Pictured are images of Epsilon 15, a virus that infects the bacterium Salmonella. From the left-side cross section of the viral particle's interior, obtained with an advanced magnifier called a cryo-electron microscope, a team including Purdue structural biologist Wen Jiang was able to generate the right-side computer graphic highlighting the salient features of the virus. Scientists have had difficulty resolving the internal features of viruses with non-symmetric components such as Epsilon 15, but Jiang's team made improvements to the computer software used to process the electron microscopy images, an advance that should make many other such viruses available for medical researchers to study. (Graphic courtesy of Nature magazine/Jiang Laboratories)
Insight into the workings of previously inscrutable viruses has been made possible by a team of biologists whose improvements to computer software may one day contribute to the fight against viral disease.
With a few deft lines of computer code,
As the team reports in the cover article of this week's (Feb. 2) edition of Nature, the researchers have used their methods to examine one such virus that attacks bacteria.
"While before we could only see virus parts that were symmetric, we can now see those that have non-symmetric structures, such as portions of the one our paper focuses on, the Epsilon 15 virus that attacks salmonella," said Jiang, who recently joined Purdue's College of Science as an assistant professor of biology. "This software will enable a substantial expansion of what we can see and study. We remain limited to observing those viruses that are identical from one individual viral particle to the next - which, sadly, is still only a small portion of the viral species that are out there. But it is a major step forward toward our goal of seeing them all."
Jiang conducted the work while at Baylor College of Medicine with that institution's Juan Chang, Joanita Jakana and Wah Chiu, as well as the Massachusetts Institute of Technology's Peter Weigele and Jonathan King.
Developing the software package enabled the team to examine the Epsilon 15 virus, a bacteriophage that infects the salmonella bacterium, and to resolve features as small as 9.5 angstroms across - less than a billionth of a meter. Until now, the high-resolution device, called a cryo-electron microscope, used to examine such objects could only examine the virus's outer shell.
"Many teams were able to determine the shell's configuration because it is a highly symmetric, regular 20-sided shape. But to do so, they essentially had to pretend the rest of the virus didn't exist," Jiang said. "The trouble is that its structure is a lot more complicated than that. It has a tail and an internal genome made up of strands of tightly coiled DNA that are essential to the virus's function. We literally didn't have the whole picture of what tools Epsilon 15 uses to infect its host."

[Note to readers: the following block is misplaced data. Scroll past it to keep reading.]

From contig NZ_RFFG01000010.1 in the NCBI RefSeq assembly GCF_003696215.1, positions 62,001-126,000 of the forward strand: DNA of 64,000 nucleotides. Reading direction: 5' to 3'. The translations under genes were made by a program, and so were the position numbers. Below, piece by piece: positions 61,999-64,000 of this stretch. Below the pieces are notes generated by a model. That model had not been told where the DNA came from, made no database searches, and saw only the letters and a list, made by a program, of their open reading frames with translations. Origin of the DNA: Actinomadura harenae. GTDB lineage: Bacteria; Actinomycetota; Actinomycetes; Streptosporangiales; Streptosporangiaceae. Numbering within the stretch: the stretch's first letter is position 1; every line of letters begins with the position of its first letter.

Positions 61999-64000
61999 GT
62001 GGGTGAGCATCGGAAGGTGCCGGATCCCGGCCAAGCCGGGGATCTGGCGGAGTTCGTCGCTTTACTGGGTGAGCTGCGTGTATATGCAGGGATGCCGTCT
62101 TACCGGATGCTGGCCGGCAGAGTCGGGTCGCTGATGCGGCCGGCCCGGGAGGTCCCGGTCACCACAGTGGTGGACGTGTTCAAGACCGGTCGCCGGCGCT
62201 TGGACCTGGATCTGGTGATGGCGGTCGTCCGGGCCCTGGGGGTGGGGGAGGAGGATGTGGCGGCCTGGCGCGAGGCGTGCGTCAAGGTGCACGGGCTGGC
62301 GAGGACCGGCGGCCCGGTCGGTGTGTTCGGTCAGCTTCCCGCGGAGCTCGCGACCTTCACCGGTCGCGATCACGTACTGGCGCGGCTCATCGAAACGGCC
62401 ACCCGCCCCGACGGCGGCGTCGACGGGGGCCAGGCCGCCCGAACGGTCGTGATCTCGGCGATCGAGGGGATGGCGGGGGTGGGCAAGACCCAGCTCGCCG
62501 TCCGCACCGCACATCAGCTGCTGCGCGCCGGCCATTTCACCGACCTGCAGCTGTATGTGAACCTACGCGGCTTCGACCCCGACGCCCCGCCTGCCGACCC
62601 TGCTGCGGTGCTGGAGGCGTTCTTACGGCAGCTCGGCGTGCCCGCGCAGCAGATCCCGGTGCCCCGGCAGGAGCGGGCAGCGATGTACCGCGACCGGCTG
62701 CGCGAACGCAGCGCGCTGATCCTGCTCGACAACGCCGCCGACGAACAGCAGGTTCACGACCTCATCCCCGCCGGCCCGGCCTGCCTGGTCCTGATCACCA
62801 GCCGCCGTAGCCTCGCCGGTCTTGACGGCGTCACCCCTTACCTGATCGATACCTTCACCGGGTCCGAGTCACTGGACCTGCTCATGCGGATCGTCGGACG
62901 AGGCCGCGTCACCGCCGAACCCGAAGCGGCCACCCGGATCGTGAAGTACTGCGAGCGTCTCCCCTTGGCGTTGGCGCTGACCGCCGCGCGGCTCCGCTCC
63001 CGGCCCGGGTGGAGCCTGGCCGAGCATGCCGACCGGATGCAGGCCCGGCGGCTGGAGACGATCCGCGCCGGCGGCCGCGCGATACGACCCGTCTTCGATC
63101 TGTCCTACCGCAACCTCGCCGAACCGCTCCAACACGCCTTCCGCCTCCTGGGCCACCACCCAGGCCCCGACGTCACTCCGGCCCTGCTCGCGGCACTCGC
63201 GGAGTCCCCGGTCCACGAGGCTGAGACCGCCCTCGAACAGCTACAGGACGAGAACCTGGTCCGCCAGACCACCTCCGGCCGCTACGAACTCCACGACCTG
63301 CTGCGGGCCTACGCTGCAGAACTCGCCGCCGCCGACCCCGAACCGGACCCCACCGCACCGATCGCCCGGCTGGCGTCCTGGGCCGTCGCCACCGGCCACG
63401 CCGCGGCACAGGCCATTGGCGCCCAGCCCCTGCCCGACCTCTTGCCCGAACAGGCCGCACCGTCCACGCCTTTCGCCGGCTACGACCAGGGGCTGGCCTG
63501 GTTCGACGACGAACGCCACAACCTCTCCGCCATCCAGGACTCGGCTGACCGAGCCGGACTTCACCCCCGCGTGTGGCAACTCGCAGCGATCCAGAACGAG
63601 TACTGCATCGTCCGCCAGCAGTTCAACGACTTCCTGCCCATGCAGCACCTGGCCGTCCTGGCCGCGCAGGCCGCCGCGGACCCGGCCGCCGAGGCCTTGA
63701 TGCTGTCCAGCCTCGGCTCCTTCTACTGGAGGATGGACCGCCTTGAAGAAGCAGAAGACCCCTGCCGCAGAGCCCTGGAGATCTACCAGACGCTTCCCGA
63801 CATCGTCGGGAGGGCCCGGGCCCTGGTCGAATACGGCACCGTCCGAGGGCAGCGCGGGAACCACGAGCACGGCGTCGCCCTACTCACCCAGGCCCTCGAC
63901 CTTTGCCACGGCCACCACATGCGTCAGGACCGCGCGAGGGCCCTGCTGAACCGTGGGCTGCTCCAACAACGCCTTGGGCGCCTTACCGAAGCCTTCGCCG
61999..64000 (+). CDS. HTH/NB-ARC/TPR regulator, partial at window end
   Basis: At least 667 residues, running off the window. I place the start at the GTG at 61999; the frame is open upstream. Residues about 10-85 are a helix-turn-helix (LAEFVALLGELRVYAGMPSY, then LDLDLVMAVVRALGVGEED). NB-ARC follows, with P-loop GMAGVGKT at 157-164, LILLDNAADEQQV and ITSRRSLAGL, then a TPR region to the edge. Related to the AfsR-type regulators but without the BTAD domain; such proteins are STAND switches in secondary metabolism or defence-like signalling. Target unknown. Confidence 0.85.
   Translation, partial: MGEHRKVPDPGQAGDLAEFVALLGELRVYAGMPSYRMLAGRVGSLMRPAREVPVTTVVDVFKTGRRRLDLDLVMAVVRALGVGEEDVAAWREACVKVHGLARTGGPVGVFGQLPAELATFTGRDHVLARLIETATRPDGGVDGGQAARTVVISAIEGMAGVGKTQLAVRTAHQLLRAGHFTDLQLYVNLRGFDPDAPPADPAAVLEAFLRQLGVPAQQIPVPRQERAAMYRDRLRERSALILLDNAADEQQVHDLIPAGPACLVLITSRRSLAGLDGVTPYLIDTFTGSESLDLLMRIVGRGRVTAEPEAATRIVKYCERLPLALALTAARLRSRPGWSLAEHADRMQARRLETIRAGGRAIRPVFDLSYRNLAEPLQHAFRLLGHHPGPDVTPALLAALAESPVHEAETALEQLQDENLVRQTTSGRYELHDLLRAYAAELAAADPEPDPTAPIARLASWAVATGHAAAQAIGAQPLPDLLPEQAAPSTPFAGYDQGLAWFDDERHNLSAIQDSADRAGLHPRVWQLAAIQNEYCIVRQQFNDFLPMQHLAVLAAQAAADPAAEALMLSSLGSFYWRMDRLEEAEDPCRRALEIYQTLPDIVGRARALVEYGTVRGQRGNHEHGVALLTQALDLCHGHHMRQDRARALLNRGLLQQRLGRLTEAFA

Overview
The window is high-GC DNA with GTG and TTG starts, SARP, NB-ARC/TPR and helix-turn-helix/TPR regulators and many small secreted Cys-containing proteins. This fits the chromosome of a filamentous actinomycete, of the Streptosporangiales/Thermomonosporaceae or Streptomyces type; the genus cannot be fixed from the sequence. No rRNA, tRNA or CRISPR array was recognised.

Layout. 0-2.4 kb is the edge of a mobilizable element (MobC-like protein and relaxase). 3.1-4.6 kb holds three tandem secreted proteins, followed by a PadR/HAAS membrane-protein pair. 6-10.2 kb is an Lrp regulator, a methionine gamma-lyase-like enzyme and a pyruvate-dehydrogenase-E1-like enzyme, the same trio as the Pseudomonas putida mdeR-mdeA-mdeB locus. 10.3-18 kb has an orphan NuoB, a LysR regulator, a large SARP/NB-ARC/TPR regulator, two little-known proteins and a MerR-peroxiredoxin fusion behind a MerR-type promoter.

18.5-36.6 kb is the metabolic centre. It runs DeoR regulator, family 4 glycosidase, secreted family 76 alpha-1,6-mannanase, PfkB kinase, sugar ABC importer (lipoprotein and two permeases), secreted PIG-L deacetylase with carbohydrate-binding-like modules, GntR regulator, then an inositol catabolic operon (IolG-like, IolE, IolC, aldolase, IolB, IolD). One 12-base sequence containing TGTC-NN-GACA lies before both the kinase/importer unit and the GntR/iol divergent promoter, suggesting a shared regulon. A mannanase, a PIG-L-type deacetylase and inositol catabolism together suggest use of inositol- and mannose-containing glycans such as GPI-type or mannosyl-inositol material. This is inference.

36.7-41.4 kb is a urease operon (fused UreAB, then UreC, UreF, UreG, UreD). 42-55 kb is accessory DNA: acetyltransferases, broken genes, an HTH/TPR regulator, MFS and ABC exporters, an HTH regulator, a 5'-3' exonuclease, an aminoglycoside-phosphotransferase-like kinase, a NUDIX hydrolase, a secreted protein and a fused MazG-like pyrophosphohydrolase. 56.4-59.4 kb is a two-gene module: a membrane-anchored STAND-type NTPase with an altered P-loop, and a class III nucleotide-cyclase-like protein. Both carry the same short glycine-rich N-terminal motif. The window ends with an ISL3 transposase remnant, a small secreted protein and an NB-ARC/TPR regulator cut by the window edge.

The newly revealed components of the viral particle possesses qualities surprising to researchers accustomed to seeing only symmetric viruses up close.
"Epsilon 15's tail, for example, has six 'spikes' in it, but they aren't arranged in a neat hexagonal ring. They're highly deviant," Jiang said. "Because they're so off-kilter, only two of the spikes actually grasp the shell surface. It's probably not very exciting news to anyone who doesn't look at these things for a living, but what it shows us is that the viral world holds many unexpected secrets, and if we're going to unlock them, we need to see them first."
Probing the innards of the virus also revealed that it possesses a core, the existence of which the researchers did not suspect and the function of which they can as yet only guess at. Jiang said his team suspects the core helps ease the release of the DNA coil into the bacterium, an event akin to shooting a spool of twine attached to a grappling hook across a wall at high velocity. But he said the impact of the team's research would likely be felt more by people who have wanted a tool to look at other viruses rather than, say, doctors with salmonella patients.
"So why do this study in the first place, if all it's doing is helping academics increase their own knowledge?" Jiang asked rhetorically. "It's not a simple answer, but the bottom line is, you have to solve the easy problems before you can attempt the hard ones whose answers have more immediate practical use. But where we might be able to go once we've taken these comparatively easy steps is quite tantalizing.
"Phages, for example, are useful to know about because they attack bacteria, and bacteria are staging a worrisome comeback in human health terms because they are growing resistant to our antibiotics -- sometimes faster than medicine can keep up. We need a new way to attack bacteria once they mutate, and if we can employ phages to do our work for us, it could be a great advance for medicine."
Phages that attack bacteria are harmless to humans, Jiang said, and for each bacterial species, including those that cause human disease, nature has evolved several phages designed to infect it specifically.
"Phage therapy as an antibacterial weapon was an idea that was introduced in the early 20th century, but it fell by the wayside as antibiotics came to the fore," Jiang said. "It is possible that as we learn more about how viruses work on the molecular level, their promise as a medical tool will finally come to fruition. Until then, software will be the key to focusing our technological eyes, and teams like ours must keep improving it."
This work was supported in part by the National Institutes of Health and the Robert Welch Foundation.
Source: Purdue University